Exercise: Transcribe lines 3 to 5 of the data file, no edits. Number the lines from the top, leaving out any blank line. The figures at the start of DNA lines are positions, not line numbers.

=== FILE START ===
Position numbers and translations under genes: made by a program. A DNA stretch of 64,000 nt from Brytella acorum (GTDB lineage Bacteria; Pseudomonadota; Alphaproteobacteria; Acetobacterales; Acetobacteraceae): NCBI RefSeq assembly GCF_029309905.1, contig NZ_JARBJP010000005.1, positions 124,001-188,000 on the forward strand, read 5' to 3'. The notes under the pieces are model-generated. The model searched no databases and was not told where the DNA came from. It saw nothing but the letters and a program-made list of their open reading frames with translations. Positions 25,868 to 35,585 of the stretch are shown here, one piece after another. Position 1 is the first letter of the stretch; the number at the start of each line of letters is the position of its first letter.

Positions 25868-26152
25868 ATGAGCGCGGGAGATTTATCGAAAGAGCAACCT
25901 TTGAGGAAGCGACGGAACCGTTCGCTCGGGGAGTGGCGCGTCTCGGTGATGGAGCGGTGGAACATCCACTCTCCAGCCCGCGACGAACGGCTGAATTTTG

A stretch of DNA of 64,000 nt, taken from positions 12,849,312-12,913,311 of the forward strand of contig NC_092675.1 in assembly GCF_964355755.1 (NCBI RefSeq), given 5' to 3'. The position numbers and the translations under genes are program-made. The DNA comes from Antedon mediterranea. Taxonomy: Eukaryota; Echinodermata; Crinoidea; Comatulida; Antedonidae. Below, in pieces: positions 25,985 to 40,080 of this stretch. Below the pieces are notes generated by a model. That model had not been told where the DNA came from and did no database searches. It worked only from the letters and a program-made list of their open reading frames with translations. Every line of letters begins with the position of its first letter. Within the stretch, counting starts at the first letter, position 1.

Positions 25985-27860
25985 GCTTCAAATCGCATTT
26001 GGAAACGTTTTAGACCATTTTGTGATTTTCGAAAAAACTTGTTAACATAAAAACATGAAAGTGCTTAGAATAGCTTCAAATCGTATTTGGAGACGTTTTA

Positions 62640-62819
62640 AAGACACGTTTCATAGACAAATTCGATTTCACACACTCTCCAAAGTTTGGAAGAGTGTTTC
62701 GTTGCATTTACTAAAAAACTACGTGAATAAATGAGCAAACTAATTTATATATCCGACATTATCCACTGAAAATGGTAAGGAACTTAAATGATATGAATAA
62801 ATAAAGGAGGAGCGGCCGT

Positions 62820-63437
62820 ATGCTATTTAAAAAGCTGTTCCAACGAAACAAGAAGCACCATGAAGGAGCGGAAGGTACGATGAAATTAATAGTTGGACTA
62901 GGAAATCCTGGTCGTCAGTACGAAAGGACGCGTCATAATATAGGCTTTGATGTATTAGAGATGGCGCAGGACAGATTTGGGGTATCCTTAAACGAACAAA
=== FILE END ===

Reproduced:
25868 ATGAGCGCGGGAGATTTATCGAAAGAGCAACCT
25901 TTGAGGAAGCGACGGAACCGTTCGCTCGGGGAGTGGCGCGTCTCGGTGATGGAGCGGTGGAACATCCACTCTCCAGCCCGCGACGAACGGCTGAATTTTG

A stretch of DNA of 64,000 nt, taken from positions 12,849,312-12,913,311 of the forward strand of contig NC_092675.1 in assembly GCF_964355755.1 (NCBI RefSeq), given 5' to 3'. The position numbers and the translations under genes are program-made. The DNA comes from Antedon mediterranea. Taxonomy: Eukaryota; Echinodermata; Crinoidea; Comatulida; Antedonidae. Below, in pieces: positions 25,985 to 40,080 of this stretch. Below the pieces are notes generated by a model. That model had not been told where the DNA came from and did no database searches. It worked only from the letters and a program-made list of their open reading frames with translations. Every line of letters begins with the position of its first letter. Within the stretch, counting starts at the first letter, position 1.